“The nation’s two largest reservoirs, Lake Mead on the Arizona/Nevada border and Lake Powell on the Arizona/Utah border, were brim full in the year 2000. Four short years later, they had lost enough water to supply California its legally apportioned share of Colorado River water for more than five years. Now, 17 years later, they still have not recovered.

“This ongoing, unprecedented event threatens water supplies to Los Angeles, San Diego, Phoenix, Tucson, Denver, Salt Lake City, Albuquerque and some of the most productive agricultural lands anywhere in the world. It is critical to understand what is causing it so water managers can make realistic water use and conservation plans.

“While overuse has played a part, a significant portion of the reservoir decline is due to an ongoing drought, which started in 2000 and has led to substantial reductions in river flows. Most droughts are caused by a lack of precipitation. However, our published research shows that about one-third of the flow decline was likely due to higher temperatures in the Colorado River’s Upper Basin, which result from climate change.

“This distinction matters because climate change is causing long-term warming that will continue for centuries. As the current “hot drought” shows, climate change-induced warming has the potential to make all droughts more serious, turning what would have been modest droughts into severe ones, and severe ones into unprecedented ones.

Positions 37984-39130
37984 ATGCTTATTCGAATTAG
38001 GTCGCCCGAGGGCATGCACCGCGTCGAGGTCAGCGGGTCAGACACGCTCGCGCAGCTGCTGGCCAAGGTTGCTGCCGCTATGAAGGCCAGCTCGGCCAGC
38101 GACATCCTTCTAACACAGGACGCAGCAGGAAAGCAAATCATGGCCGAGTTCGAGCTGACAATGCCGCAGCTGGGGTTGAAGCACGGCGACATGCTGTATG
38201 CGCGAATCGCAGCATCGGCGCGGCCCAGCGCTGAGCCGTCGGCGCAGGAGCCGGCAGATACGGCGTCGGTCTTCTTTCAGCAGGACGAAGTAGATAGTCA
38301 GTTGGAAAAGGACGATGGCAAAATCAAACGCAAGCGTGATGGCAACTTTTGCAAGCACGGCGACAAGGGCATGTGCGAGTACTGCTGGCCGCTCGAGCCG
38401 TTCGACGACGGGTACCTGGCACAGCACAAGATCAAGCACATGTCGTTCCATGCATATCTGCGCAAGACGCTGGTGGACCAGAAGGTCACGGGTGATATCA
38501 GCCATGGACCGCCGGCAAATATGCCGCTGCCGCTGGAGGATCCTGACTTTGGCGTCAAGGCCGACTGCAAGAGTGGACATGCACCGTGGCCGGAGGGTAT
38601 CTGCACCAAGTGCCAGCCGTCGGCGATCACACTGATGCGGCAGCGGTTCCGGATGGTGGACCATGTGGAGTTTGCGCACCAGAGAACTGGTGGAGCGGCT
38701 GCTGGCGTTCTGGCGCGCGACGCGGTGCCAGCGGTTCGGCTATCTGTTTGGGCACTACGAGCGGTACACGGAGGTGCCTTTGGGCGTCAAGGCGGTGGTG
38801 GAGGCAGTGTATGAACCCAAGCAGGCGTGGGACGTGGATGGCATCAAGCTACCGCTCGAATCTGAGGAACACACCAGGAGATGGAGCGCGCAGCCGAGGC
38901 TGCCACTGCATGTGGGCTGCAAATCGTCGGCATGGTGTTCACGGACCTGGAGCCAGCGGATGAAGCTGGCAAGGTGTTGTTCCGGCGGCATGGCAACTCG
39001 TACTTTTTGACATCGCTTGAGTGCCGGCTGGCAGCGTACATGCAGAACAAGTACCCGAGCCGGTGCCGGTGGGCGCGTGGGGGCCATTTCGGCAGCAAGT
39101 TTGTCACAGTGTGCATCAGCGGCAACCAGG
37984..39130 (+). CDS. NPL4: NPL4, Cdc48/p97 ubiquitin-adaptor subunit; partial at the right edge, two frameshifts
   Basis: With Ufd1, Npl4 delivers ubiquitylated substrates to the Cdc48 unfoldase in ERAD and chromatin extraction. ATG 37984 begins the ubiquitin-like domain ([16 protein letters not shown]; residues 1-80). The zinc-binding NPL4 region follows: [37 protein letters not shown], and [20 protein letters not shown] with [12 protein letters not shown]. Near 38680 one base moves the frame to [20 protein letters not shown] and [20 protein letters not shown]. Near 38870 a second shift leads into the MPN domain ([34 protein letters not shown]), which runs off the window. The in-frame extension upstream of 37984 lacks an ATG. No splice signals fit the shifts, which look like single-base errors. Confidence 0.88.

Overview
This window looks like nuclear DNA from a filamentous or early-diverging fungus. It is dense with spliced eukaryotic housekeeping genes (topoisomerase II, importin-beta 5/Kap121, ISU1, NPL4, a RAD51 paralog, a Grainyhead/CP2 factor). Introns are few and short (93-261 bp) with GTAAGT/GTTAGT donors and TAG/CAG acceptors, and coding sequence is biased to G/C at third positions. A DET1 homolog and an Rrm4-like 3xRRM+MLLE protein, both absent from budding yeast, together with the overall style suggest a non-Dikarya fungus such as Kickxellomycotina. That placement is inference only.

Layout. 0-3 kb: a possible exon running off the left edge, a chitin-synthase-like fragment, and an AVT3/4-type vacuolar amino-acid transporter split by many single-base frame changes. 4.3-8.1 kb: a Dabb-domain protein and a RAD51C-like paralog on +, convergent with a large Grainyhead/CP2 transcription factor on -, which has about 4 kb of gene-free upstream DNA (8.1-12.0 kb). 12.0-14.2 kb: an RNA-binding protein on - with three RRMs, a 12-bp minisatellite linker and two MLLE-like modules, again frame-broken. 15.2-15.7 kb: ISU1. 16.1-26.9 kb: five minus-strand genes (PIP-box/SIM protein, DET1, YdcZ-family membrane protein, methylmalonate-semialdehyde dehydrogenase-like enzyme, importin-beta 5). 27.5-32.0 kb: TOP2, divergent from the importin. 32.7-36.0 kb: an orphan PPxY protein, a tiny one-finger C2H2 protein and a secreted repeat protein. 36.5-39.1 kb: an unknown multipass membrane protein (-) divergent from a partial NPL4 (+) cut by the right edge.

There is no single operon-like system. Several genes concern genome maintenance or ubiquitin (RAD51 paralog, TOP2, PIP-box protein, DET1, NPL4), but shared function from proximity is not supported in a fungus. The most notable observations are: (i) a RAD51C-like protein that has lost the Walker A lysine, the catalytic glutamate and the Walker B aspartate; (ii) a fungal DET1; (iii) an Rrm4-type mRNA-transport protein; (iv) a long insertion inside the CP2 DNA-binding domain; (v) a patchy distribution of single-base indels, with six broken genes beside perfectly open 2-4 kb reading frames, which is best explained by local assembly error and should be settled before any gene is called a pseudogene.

The Colorado River is about 1,400 miles long and flows through seven U.S. states and into Mexico. The Upper Colorado River Basin supplies approximately 90 percent of the water for the entire basin. It originates as rain and snow in the Rocky and Wasatch mountains (Courtesy USGS).

 

How Climate change reduces river flow

“In our study, we found the period from 2000 to 2014 is the worst 15-year drought since 1906, when official flow measurements began. During these years, annual flows in the Colorado River averaged 19 percent below the 20th-century average.

“During a similar 15-year drought in the 1950s, annual flows declined by 18 percent. But during that drought, the region was drier: rainfall decreased by about 6 percent, compared to 4.5 percent between 2000 and 2014. Why, then, is the recent drought the most severe on record?

“The answer is simple: higher temperatures. From 2000 to 2014, temperatures in the Upper Basin, where most of the runoff that feeds the Colorado River is produced, were 1.6 degrees Fahrenheit higher than the 20th-century average. This is why we call this event a hot drought. High temperatures continued in 2015 and 2016, as did less-than-average flows. Runoff in 2017 is expected to be above average, but this will only modestly improve reservoir volumes.” –Brad Udall and Jonathan Overpeck (Much more: Climate Change Is Shrinking the Colorado River – Indian Country Media Network.)

Bolivian Water Crisis as Glaciers Vanish, Population Grows